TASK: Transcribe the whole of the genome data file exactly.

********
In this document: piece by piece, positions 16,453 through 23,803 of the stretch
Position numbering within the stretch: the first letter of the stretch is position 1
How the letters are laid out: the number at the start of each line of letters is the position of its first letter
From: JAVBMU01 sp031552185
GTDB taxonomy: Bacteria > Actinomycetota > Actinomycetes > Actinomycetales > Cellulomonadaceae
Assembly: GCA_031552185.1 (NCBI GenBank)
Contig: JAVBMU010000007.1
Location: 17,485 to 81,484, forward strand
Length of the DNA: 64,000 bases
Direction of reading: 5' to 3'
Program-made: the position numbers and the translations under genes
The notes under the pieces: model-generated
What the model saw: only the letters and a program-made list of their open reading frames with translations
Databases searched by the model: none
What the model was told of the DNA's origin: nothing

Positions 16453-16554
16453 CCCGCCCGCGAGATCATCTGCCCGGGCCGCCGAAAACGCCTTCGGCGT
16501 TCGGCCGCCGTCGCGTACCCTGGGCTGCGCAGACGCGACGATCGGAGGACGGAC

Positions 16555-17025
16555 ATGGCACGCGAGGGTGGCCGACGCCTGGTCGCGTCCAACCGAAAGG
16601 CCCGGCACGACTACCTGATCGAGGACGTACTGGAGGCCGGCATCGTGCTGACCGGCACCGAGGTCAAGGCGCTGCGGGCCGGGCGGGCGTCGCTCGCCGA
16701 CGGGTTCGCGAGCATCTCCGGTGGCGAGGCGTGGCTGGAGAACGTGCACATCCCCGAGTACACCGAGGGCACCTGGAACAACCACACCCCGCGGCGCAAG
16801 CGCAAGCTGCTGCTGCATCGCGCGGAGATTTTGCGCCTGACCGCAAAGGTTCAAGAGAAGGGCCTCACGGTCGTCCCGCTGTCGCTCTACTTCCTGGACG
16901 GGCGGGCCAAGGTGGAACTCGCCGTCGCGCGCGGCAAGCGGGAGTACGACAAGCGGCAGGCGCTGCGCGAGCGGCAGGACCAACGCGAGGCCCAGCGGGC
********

In this document: piece by piece, positions 16,453 through 23,803 of the stretch
Position numbering within the stretch: the first letter of the stretch is position 1
How the letters are laid out: the number at the start of each line of letters is the position of its first letter
From: JAVBMU01 sp031552185
GTDB taxonomy: Bacteria > Actinomycetota > Actinomycetes > Actinomycetales > Cellulomonadaceae
Assembly: GCA_031552185.1 (NCBI GenBank)
Contig: JAVBMU010000007.1
Location: 17,485 to 81,484, forward strand
Length of the DNA: 64,000 bases
Direction of reading: 5' to 3'
Program-made: the position numbers and the translations under genes
The notes under the pieces: model-generated
What the model saw: only the letters and a program-made list of their open reading frames with translations
Databases searched by the model: none
What the model was told of the DNA's origin: nothing

Positions 16453-16554
16453 CCCGCCCGCGAGATCATCTGCCCGGGCCGCCGAAAACGCCTTCGGCGT
16501 TCGGCCGCCGTCGCGTACCCTGGGCTGCGCAGACGCGACGATCGGAGGACGGAC

Positions 16555-17025
16555 ATGGCACGCGAGGGTGGCCGACGCCTGGTCGCGTCCAACCGAAAGG
16601 CCCGGCACGACTACCTGATCGAGGACGTACTGGAGGCCGGCATCGTGCTGACCGGCACCGAGGTCAAGGCGCTGCGGGCCGGGCGGGCGTCGCTCGCCGA
16701 CGGGTTCGCGAGCATCTCCGGTGGCGAGGCGTGGCTGGAGAACGTGCACATCCCCGAGTACACCGAGGGCACCTGGAACAACCACACCCCGCGGCGCAAG
16801 CGCAAGCTGCTGCTGCATCGCGCGGAGATTTTGCGCCTGACCGCAAAGGTTCAAGAGAAGGGCCTCACGGTCGTCCCGCTGTCGCTCTACTTCCTGGACG
16901 GGCGGGCCAAGGTGGAACTCGCCGTCGCGCGCGGCAAGCGGGAGTACGACAAGCGGCAGGCGCTGCGCGAGCGGCAGGACCAACGCGAGGCCCAGCGGGC